Shopping Cart

Your cart is empty

Continue Shopping




Part One: The Early Days


What are the real origins of gin? If you’re reading this, then you must be a bit of a ginophile (I made that word up, feel free to submit it to the OED for consideration), and you may have some questions and concerns. Here’s what got me twisted up upon my initial delving: what were these crazy terms I was coming across with, such as Jonge and Oude? Apparently, Jonge is a type of genever, using up to 15% malt wine, and Oude is an older, more traditional genever, using 15-50% malt wine. Oh, and what the hell is malt wine? Confused already? Then read on, I’ll try to make sense of it.


Let’s start at what hopefully is the beginning. Apparently, in the early 1600’s, the French created a spirit that was a variation of brandy aka distilled wine. This spirit was then flavored with juniper berries or exported en masse to the Netherlands, where it was there infused with juniper berries too. The name of this product translated in English was “Juniper Berry Water”, fitting enough.


History tells us that around halfway through the sixteenth century, Europe experienced what is now called the “Little Ice Age”. It basically got ridiculously cold and sensitive fruits like grapes got wiped out, hence no more grape-based spirit i.e. brandy to be had from France. The Dutch then resorted to using a grain-based spirit to make their “Juniper Berry Water”.


This evolved into a few different things. Using a grain-based spirit (strikingly similar to vodka) and adding juniper berries to it would be the first iteration of gin as we know it today. But the Dutch had another idea of how to make their “Juniper Berry Water” more palatable: add sugar to it thus creating Genever, which literally translates to “Juniper” in Dutch.


By 1689, the British were already falling in love with both Gin and Genever. William of Orange, who hailed from the Netherlands, became King of England and his impact on society brought genever onto the center stage of the social scene. That same year, he banned the importation of brandy from France - war dictates - and gin became the rage. He also encouraged small producers to start distilling from corn and grain to combat the lack of French brandy. This caused some major problems, which by 1751 would lead to Hogarth’s satire depiction of “Gin Lane” (another story for another time). The key element here is that when amateur distillers are making a base spirit, and don’t understand the ins and outs of it, the results can be horrific. And it is because of this bit of history that gin makers in the UK are still banned from doing their own fermentation, and that most of them still buy their base ethanol from an approved supplier. This, of course, is changing now, albeit slowly.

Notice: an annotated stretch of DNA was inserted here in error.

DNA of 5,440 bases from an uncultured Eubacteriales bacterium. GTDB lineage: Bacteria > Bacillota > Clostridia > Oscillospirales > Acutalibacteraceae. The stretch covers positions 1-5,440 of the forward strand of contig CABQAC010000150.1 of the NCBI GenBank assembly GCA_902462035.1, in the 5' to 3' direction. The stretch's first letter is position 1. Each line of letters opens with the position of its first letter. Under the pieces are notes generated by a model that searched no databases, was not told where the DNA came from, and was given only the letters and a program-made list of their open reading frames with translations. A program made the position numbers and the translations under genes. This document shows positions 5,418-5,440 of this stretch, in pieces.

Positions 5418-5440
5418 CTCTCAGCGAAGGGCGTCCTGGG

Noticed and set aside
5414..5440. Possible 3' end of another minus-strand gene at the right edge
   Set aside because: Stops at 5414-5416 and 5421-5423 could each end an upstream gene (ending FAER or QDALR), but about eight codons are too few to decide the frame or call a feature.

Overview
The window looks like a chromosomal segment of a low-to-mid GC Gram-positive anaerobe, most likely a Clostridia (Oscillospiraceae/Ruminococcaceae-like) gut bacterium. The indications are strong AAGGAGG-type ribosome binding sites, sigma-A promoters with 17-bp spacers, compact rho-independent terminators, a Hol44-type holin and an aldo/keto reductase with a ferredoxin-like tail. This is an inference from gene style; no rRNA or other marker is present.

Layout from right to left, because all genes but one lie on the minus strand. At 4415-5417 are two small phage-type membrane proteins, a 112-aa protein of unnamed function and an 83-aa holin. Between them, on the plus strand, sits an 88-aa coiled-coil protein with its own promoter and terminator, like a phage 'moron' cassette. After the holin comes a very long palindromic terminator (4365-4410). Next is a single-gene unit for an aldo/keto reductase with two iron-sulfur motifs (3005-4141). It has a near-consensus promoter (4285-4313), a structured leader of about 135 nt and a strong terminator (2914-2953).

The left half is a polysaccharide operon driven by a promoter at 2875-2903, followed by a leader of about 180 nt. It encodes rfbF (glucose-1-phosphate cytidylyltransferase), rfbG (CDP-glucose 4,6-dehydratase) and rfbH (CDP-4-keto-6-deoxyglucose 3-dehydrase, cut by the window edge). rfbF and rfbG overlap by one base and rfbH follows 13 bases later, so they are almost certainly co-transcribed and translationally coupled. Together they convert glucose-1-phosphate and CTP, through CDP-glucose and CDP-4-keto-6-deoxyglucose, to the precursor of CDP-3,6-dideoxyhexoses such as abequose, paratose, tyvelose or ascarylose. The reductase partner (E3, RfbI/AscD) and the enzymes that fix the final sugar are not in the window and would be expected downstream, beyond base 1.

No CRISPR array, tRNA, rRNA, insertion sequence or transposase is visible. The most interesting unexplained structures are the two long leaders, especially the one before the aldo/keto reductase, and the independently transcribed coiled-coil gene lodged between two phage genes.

Getting back to what we know about the origin of gin, some facts still lead to confusion. Some say genever is a marriage of whiskey and gin, but this brings about the age-old chicken and egg question. How can it come from gin when it is the predecessor of gin? It would seem genever is based on gin and then gin is based on genever. They are both originally based on brandy, and later what is known as “Malt Wine”, a distillate of equal parts Corn, Barley and Rye (I get the malt bit, not sure about that being a wine though). It’s a bit vexing and somehow brings to mind the story of dolphins evolving from cows. Anyway, we can conclude that they are similar spirits both with strong notes.


Spoiler alert: I haven’t found a single history saying that any spirit was ever distilled of a juniper mash, but it was definitely always the irrepressible essential botanical used to add flavor and essence to a base distillate or a blend of distillates, through the means of a tincture, maceration, or both.

To clarify things up, Genever is typically sweet while gin is dry.


So why does gin have this classification of being a unique spirit when in reality, it’s just juniper flavored vodka? Genever at least, has strict rules to carry the name. It must be made in Holland or Belgium. France also slips into this AOC style restriction. It should also be based on a distillate of “Malt Wine”, which we’ve learned is equal parts of corn, barley and rye. Gin, as we know it, can be made anywhere from any base distillate, and later infused through a number of different methods with Juniper and optionally other local botanicals.


In conclusion to the first chapter of this article, we see that gin as we know it has a long and dubious history concerning its origin. In the next chapter of this article, we will explore what gin is today and its multitude of variants. I hope you’ve enjoyed this little walk-through gin history and that it has been as enlightening for you as it has for me. This was more of a research project compared to my usual ranting and if anyone has corrections on any part of this history, please let me know. This project taught me a few things if nothing else: One, I still have a lot to learn about the true history and the origin of gin; Two, sometimes it’s better to drink it than read about it. Cheers!


Carson Quinn, Iron Balls Global Brand Ambassador